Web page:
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[ GR No. L-26901, May 29, 1970 ]



144 Phil. 98

[ G.R. No. L-26901, May 29, 1970 ]




Appeal by certiorari, from a decision of the Court of Ap­peals.  The facts are set forth in said decision, from which We quote:

"The Marinduque Iron Mines Inc., is the consignee of one case containing 5,000 pieces of Simonds High Speed Steel Saw Bits carried on board the vessel Pioneer Minx from New York and discharged at the Port of Manila on July 10, 1961 into the custody of the defendant Manila Port Ser­vice, a subsidiary of the other defendant Manila Railroad Company.  Manila Port Service is the arrastre operator for the port of Manila pursuant to a management agreement entered into by the Bureau of Customs and said defendant, copy of which appears in the records as Exhibit 1.
"There is no dispute that contents of the case were lost while in the custody of the Manila Port Service and the latter has not been able to introduce any evidence to escape its liability for such loss.
"In order to obtain the release of the cargo, the consignee engaged the services of custom's broker Mr. Francisco Barretto who prepared and submitted the necessary papers to the Manila Port Service.  Inasmuch as neither the bill of lading nor the ship manifest indicated the value of the cargo, when Barretto applied with the Manila Port Service for the processing of the papers with the end in view of receiving the cargo for and in be­half of the consignee, said defendant charged him and he paid for the account of the consignee the amount of P2.85 as defendant's fees for its ser­vices.  Thereafter the case was opened and found to contain nothing.
"Prior to the discovery of the loss of the cargo and in compliance with the provisions of Section 15 of the Management Contract, the consignee through its broker filed a provisional claim with the defendant Manila Port Service within the 15-day limit set forth in said section.  Following the discovery of the loss, the consignee demanded from the Manila Port Service the payment of the value of the contents of the case but no such pay­ment was made up to the present.
"It appears that said cargo has been insured in New York by Sun Insurance Office, Ltd., for $2,750.00.  The consignee for its part also had the same cargo insured with the South Sea Surety and Insurance Company, Inc., in Manila for the sum of P10,075.00, Philippine Currency.  The insurers paid pro rata the value of the cargo to the assignee of the insured and in return they obtained subrogation agreements transferring to the insurers, the herein plaintiffs, all their rights of recovery on account of the loss or damage from the carrier or from any other person or corporation that may be liable therefor.  The total amount paid by the in­surers is the same amount they are now claiming in their complaint.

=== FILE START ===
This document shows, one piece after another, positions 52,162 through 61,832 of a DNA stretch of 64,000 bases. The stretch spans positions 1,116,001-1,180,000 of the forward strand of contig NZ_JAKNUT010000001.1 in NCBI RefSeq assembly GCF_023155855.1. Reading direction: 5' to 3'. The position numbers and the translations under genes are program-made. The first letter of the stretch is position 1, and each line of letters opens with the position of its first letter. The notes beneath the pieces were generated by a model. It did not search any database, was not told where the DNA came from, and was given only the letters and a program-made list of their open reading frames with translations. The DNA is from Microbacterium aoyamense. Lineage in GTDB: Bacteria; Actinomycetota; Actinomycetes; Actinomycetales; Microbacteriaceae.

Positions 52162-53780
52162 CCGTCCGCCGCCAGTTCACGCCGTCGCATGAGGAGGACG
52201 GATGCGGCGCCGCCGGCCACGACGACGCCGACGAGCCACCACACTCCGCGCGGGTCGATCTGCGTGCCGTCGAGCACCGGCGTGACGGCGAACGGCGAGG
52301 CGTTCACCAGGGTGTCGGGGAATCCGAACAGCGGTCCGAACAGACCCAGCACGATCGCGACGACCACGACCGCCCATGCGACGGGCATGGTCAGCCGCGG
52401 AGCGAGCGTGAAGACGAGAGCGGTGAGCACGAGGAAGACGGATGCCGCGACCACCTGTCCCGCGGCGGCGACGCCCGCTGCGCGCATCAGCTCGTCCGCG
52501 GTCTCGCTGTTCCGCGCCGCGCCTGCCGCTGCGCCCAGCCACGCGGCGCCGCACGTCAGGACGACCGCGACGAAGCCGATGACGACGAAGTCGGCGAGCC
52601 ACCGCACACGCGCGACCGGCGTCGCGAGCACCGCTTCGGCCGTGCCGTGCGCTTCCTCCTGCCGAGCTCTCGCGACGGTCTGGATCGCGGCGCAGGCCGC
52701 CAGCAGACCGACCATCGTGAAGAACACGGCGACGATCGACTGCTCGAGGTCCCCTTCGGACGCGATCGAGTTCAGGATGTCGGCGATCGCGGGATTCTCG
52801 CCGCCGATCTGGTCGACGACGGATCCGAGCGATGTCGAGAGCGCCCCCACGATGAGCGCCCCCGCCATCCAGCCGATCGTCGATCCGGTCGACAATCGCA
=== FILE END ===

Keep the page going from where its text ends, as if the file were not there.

"The plaintiffs allege that in failing to deliver to the consignee or the latter's assignee the cargo above referred to because it was lost while in the possession of the Manila Port Ser­vice, the latter became liable to said plaintiffs in the sum of P10,532.31, plus attorney's fees, expenses of litigation and costs.
"The Manila Port Service refuses to pay the amount claimed by the plaintiffs alleging that under the terms of Management Contract particularly paragraph 15 thereof, its liability, if any, is limited to P500.00 because the value of the cargo was not specified or manifested and the arrastre charges paid by the consignee were not based on said actual value."

After appropriate proceedings, the Court of First Instance of Manila rendered a decision holding that the provisions of said paragraph or section 15 of the management contract are inapplicable to the case at bar and sentencing "the defendants to pay, jointly and severally, to the plaintiffs the sum of TEN THOUSAND FIVE HUNDRED THIRTY-TWO PESOS and THIRTY-ONE CENTAVOS (P10,532.31) with interest at the legal rate from the date of the filing of the complaint until fully paid and further to pay the costs." On appeal, taken by the defendants, said decision was modified by the Court of Appeals, which reduced the award in favor of the plaintiffs to the sum of P500.00, with the aforementioned rate of interest, but without costs.  Hence, the present petition for review on certiorari, which was given due course.